Friday, November 10, 2017

The Curious World of Samuel Pepys and John Evelyn by Margaret Willes

book cover
The Curious World of Samuel Pepys and John Evelyn
by Margaret Willes

ISBN-13: 9780300221398
Hardcover: 304 pages
Publisher: Yale University Press
Released: Sept. 19, 2017

Source: ebook review copy from the publisher through NetGalley.

Book Description, Modified from Goodreads:
An intimate portrait of two pivotal Restoration figures during one of the most dramatic periods of English history. Samuel Pepys and John Evelyn are two of the most celebrated English diarists. They were also extraordinary men and close friends. Through the richly documented lives of two remarkable men, Willes revisits the history of London and of England in an age of regicide, revolution, fire, and plague to reveal it also as a time of enthralling possibility.

Pepys was earthy and shrewd, while Evelyn was a genteel aesthete, but both were drawn to intellectual pursuits. Brought together by their work to alleviate the plight of sailors caught up in the Dutch wars, they shared an inexhaustible curiosity for life and for the exotic. Willes explores their mutual interests—diary-keeping, science, travel, and a love of books—and their divergent enthusiasms, Pepys for theater and music, Evelyn for horticulture and garden design.

My Review:
The Curious World of Samuel Pepys and John Evelyn is a biography of both Samuel Pepys and John Evelyn. The author quoted from their diaries and personal correspondence, but she generally summarized what was said (probably because that's easier to read and understand).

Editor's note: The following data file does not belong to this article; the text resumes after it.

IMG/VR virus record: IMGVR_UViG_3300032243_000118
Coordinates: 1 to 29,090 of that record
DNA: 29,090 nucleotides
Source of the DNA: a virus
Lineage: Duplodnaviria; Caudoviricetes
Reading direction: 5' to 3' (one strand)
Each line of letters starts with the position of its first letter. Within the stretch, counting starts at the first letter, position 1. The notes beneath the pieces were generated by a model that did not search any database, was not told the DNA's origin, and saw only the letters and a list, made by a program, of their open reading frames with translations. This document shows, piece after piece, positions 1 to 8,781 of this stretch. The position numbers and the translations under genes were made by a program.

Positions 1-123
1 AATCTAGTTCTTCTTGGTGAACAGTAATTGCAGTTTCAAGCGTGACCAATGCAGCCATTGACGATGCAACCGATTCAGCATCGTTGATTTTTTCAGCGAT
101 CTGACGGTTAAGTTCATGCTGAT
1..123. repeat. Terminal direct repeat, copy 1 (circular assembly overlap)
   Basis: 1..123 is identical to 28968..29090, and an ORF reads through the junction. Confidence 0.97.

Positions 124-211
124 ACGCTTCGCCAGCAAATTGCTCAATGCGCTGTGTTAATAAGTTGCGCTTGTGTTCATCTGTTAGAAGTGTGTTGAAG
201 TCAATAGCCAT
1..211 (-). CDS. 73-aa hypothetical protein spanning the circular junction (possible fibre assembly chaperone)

She divided their lives into several themes: public careers and wider context of what was going on, descriptions of their family and major friends, their involvement in the Royal Society and interest in science, Pepys' interest in the theatre and music, Evelyn's interest in gardens and gardening and his books on horticulture, and their libraries (books, ballads, prints, etc.). The author also threw in some information about tea, coffee, and chocolate along with other imported consumer goods (including flowers and other plants).

These men lived through the Restoration of Charles II, the plague, and the Great Fire of London in 1666. It was interesting to see their views on what was going on and to get a sense of what life was like at that time. It's a quick look at what was happening and what some people's attitudes and interests were like. Overall, I'd recommend this book to those interested in this time period in England.

If you've read this book, what do you think about it? I'd be honored if you wrote your own opinion of the book in the comments.

Excerpt: Read an excerpt using Google Preview.

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